IACHR Press Office
Washington, D.C. – The Inter-American Commission on Human Rights (IACHR) is concerned about the increasing number of people who have been forced to flee Nicaragua and to request international protection in the context of the ongoing serious human rights crisis in the country. The IACHR calls on States in the Americas to ensure comprehensive protection for all individuals from Nicaragua who are in human mobility contexts and are fleeing from crisis and violence.
In 2021, the IACHR has heard reports of an increase in the number of Nicaraguans who have been forcibly displaced due to more intense repression and to the atmosphere of fear and persecution that persists in Nicaragua against all individuals who are considered government critics. According to publicly available reports, by October, the State of Costa Rica had received at least 39,000 new requests for refuge from Nicaraguans, with a significant increase since May. According to the US Customs and Border Protection (CBP), 50,722 Nicaraguans tried to enter the United States during 2021, amounting to a 1,500% rise compared to 2020 data. According to data issued by the United Nations High Commissioner for Refugees (UNHCR), more than 110,000 individuals have been forced to flee Nicaragua and request international protection since the start of the crisis in April 2018.
Based on statements and other information received by the Special Monitoring Mechanism for Nicaragua (MESENI), the IACHR notes that, in many cases, the people who have been forcibly displaced had previously been victims of direct threats of arrest by officers of the National Police or government supporters. In many other cases, the affected individuals said they lived in a climate of fear and unease due to the constant presence of National Police officers close to their homes and to the fact that they had been followed and subjected to surveillance or had even been denied the option of moving to other departments.
Some of the main groups who have fled Nicaragua are human rights defenders and journalists; students who had taken part in demonstrations in April 2018; legal representatives of individuals who were deprived of liberty; healthcare workers who opposed government policies; people who had been released from detention based on the 2019 Amnesty Act; relatives of individuals who had been detained or murdered in the context of the crisis; and, in general, political and social movement leaders who had been subjected to threats given the persistence of arbitrary arrests in the country.
Individuals who are identified as government critics and seek to leave Nicaragua are sometimes interrogated and subjected to reviews of their personal documents, computers, and cell phones by National Police officers at the airport. According to the statements the IACHR has had access to, these actions allegedly seek to prevent the relevant individuals from exposing on an international scale the situation of human rights in Nicaragua. These practices allegedly encourage people to attempt to flee through irregular routes or "blind spots."
The IACHR stresses that, in keeping with Resolution 04/19, Inter-American Principles on the Human Rights of All Migrants, Refugees, Stateless Persons, and Victims of Human Trafficking, States have an obligation to mitigate the causes of displacement and to reduce the vulnerability of migrants going through their territories, particularly displaced persons or individuals who go into exile for humanitarian reasons.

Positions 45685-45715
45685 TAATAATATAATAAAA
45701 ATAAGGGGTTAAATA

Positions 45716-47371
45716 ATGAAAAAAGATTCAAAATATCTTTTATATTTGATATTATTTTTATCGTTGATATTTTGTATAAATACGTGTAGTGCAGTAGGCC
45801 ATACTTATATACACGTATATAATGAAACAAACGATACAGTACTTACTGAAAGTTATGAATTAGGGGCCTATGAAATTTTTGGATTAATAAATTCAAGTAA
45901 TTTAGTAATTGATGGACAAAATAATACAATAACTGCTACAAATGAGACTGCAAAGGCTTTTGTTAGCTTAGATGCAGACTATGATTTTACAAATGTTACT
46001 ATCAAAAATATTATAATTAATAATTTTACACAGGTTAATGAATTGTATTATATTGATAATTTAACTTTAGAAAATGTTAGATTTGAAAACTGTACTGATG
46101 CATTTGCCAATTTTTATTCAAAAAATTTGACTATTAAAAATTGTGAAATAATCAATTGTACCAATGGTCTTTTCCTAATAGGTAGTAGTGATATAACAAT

The Commission reminds States that they must enable access to regularization for individuals who are in irregular situations, taking into account their circumstances of entry, the duration of their stay in the country, and other relevant considerations.
The IACHR issues a special call for regional and international solidarity, to address the risks faced by individuals in human mobility contexts given the serious human rights situation in Nicaragua. When people are expelled or sent back to their countries of origin or of usual residence without adequately establishing their potential international protection needs, they may have to face situations like those that forced them to leave in the first place.
The IACHR therefore urges States to implement or strengthen regional cooperation and shared responsibility mechanisms to address the causes of displacement, expand and improve regular migration channels, ensure access to territories and processes to provide international protection, and implement social inclusion measures without discrimination, in favor of these individuals. The IACHR calls on Member States of the Organization of American States (OAS) to implement the recommendations made in the IACHR report in order to protect the rights of Nicaraguan migrants and refugees.
Finally, the Commission stresses that the State of Nicaragua must immediately end persecution against individuals who are considered government critics.
A principal, autonomous body of the Organization of American States (OAS), the IACHR derives its mandate from the OAS Charter and the American Convention on Human Rights. The Inter-American Commission has a mandate to promote respect for and to defend human rights in the region and acts as a consultative body to the OAS in this area. The Commission is composed of seven independent members who are elected in an individual capacity by the OAS General Assembly and who do not represent their countries of origin or residence.